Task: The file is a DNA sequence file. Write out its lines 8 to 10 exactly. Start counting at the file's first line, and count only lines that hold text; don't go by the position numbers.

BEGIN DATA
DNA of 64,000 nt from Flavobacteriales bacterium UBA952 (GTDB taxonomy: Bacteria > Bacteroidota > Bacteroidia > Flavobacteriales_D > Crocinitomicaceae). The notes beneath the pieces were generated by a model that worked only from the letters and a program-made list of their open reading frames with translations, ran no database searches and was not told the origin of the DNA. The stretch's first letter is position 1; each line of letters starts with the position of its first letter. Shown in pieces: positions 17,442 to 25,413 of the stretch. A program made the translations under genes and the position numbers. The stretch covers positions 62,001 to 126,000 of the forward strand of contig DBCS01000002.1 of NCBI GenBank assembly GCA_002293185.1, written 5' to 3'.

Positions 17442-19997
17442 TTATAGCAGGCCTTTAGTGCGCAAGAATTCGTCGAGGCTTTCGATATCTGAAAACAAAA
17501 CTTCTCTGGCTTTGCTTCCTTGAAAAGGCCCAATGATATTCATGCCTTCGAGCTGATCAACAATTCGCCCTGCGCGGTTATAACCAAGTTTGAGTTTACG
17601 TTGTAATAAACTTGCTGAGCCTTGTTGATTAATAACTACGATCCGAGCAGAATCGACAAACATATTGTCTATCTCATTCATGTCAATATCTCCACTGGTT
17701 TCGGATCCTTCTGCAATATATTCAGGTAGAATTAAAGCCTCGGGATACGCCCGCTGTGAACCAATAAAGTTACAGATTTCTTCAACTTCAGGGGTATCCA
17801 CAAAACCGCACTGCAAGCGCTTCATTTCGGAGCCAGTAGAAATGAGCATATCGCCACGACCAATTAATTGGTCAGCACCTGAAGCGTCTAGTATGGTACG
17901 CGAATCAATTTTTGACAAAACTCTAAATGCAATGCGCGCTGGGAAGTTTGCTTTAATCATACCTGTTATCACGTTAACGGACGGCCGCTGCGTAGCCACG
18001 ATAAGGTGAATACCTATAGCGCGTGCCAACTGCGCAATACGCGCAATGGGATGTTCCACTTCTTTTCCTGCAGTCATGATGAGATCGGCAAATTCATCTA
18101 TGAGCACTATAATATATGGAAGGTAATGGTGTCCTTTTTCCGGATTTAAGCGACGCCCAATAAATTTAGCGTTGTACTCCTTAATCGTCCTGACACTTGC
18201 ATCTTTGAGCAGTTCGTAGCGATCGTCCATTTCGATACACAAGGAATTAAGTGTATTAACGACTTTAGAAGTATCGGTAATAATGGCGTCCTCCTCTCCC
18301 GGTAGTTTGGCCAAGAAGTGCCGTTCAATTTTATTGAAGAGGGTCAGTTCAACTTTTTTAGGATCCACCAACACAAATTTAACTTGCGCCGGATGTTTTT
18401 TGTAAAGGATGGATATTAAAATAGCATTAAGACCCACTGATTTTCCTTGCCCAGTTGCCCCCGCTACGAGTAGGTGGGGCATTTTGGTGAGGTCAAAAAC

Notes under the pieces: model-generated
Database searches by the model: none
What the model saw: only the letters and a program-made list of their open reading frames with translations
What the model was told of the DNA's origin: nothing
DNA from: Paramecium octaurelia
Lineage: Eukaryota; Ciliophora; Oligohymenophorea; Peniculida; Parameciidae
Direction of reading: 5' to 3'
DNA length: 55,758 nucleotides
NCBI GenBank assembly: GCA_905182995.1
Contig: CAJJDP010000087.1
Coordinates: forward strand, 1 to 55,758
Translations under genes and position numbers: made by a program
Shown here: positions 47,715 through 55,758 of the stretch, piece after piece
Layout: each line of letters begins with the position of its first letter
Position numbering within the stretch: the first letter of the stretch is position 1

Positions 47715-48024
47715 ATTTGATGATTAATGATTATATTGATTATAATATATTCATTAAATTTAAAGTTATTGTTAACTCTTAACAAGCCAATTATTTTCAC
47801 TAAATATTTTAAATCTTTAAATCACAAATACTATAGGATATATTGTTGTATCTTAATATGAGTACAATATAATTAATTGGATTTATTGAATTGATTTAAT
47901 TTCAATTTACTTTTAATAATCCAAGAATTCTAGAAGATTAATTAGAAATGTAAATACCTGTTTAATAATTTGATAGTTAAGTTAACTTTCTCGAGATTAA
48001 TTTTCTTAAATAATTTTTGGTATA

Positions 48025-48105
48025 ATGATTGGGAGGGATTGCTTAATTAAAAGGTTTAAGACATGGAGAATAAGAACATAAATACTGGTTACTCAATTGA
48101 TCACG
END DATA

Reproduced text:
17901 CGAATCAATTTTTGACAAAACTCTAAATGCAATGCGCGCTGGGAAGTTTGCTTTAATCATACCTGTTATCACGTTAACGGACGGCCGCTGCGTAGCCACG
18001 ATAAGGTGAATACCTATAGCGCGTGCCAACTGCGCAATACGCGCAATGGGATGTTCCACTTCTTTTCCTGCAGTCATGATGAGATCGGCAAATTCATCTA
18101 TGAGCACTATAATATATGGAAGGTAATGGTGTCCTTTTTCCGGATTTAAGCGACGCCCAATAAATTTAGCGTTGTACTCCTTAATCGTCCTGACACTTGC